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Hercules XPS Diamond 2.0 USB Speakers Review

By on August 3, 2011
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A girl’s best friend?

Good: Nice reproduction of low & mid-range frequencies; Single USB connector for audio and power; Handy remote control; Good design
Bad: No Left & Right indication on speakers; Remote Control could've been "in-line"
Price: AED 175
* The price is the Suggested Retail Price at the time of review. Please call a retailer to confirm the latest price for this product.

I’ll be honest, the last time I’d heard of Hercules was back when they were still making kick-ass ATI Radeon “3D Prophet” graphics cards back in the early 2000s, so I was pleasantly surprised, and a tad bit disappointed, to see a pair of portable speakers from them up for review.  The first thing anybody will notice is the diamond design of the speakers, hence the name. Even the official product description goes on to say “an outstanding design, honed to appeal to female audiences.” While there’s no mistaking who the product is intended for, I decided to review it anyways because sound (in music, movies and games!) knows no boundaries.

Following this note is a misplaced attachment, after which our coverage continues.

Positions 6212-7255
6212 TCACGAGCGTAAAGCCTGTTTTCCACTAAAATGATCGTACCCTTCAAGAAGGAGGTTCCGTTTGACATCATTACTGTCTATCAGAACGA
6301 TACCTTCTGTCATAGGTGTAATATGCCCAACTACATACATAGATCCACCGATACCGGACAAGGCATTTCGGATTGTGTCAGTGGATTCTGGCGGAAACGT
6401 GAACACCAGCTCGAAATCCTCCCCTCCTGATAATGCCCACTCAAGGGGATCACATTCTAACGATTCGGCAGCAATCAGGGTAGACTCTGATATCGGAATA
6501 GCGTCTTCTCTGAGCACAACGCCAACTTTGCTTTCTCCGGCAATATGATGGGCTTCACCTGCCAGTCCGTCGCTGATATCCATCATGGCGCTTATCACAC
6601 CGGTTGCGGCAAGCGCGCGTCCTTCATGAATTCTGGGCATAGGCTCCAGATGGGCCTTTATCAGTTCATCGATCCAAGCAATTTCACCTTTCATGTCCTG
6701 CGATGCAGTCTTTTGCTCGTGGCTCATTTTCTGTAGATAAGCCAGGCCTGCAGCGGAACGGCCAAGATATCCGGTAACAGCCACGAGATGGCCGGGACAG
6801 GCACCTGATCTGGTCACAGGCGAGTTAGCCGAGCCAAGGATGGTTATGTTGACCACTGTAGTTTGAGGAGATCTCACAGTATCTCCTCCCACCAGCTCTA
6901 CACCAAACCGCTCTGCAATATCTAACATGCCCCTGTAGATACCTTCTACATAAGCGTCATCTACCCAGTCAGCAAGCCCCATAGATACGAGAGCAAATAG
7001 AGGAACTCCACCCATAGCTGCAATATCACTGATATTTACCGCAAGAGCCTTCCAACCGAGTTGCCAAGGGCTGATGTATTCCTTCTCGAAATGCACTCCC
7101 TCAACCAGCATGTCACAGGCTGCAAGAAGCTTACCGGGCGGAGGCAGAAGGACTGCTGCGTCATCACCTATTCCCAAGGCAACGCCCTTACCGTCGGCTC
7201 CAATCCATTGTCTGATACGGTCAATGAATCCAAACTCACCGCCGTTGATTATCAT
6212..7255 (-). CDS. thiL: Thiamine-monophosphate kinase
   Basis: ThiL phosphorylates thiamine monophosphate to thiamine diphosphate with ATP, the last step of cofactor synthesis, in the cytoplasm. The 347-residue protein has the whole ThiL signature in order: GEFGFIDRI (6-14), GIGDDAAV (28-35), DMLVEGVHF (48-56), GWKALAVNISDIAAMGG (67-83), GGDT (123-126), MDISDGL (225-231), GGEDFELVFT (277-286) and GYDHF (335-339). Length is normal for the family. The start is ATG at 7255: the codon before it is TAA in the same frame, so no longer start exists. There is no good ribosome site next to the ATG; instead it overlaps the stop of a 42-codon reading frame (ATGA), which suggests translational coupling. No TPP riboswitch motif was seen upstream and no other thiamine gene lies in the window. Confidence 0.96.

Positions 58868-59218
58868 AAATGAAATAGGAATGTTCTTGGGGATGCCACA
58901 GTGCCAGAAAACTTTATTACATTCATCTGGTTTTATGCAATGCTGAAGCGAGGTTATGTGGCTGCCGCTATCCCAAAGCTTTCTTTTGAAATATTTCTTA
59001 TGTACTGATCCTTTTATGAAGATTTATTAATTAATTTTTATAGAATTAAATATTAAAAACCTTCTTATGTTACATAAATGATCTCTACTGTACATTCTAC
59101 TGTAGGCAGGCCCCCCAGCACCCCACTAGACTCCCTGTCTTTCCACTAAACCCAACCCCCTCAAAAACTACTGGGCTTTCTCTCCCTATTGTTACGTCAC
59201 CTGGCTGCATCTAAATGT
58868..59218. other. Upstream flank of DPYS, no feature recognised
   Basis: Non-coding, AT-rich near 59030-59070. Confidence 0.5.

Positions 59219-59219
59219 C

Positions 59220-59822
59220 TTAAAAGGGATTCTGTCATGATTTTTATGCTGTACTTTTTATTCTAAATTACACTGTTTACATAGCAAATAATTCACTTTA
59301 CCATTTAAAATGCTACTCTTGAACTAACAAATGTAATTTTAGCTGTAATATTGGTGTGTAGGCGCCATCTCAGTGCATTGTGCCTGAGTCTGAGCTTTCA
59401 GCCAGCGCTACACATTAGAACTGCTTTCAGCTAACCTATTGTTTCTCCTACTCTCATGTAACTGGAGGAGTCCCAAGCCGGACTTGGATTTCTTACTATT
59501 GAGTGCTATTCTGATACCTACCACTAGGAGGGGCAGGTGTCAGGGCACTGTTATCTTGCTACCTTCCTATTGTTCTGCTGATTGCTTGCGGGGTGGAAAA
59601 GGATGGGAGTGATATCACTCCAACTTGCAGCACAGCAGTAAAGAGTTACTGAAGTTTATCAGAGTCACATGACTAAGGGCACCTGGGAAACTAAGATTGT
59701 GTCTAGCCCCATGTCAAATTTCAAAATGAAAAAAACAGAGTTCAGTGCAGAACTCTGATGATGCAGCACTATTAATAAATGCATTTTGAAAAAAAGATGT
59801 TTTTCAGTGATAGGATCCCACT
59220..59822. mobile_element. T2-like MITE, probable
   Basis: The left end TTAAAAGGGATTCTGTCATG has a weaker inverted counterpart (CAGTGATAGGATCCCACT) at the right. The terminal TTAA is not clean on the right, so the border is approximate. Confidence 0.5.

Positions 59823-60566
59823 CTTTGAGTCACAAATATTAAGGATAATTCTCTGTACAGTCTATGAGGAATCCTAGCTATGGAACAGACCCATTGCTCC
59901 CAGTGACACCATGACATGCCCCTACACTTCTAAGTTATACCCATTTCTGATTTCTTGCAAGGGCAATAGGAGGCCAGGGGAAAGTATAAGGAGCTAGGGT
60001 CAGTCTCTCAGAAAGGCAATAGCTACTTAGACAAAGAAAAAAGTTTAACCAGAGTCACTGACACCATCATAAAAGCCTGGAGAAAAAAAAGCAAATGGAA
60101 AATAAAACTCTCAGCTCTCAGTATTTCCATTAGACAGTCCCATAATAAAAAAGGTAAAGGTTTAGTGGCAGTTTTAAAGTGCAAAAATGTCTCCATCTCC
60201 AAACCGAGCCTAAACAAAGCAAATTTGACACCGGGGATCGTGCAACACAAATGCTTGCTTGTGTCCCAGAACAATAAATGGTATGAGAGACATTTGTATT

One of the first things you’ll notice about the XPS Diamond are “controlled” number of wires. Being a portable set of desktop speakers meant that there was one wire going from the left speaker to the right one, and around the middle there’s another pass-through cable that ends up in a USB and thus plugs into your computer. And then there’s the other wire that extends from the USB wire, which is for the remote control. The remote control itself just has 3 buttons (volume up/ down/ mute), they’re big and very easy to reach. Some would argue that portable speakers aren’t exactly one’s that need a remote control, but when it comes to playing games, and your keyboard doesn’t have the volume shortcut keys, the remote comes in mighty handy. In hindsight, I would’ve preferred an in-line remote control which was lying within the USB wire, just to save some space.

Being based on the USB 2.0 standard, the XPS Diamond were a simple plug & play affair.  Soon after that I decided to go and play some Team Fortress 2. Before I could do that, however, I noticed that there are no orientation marks on the speakers themselves, so I had no way of knowing which side was left and which was right. In the end I just decided to play the game and fix the speakers once I heard which the direction the gun fire would be coming from. Two minutes into my first match (and after 2 deaths) I knew left from right.

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About

From auditing to editing, I now test and analyze the latest gadgets and games instead of the latest financial statements. Both jobs are equally intense and rewarding. When I'm not burning up hardware in the name of science, you'll find me nuking in DOTA 2 or engineering in TF2.

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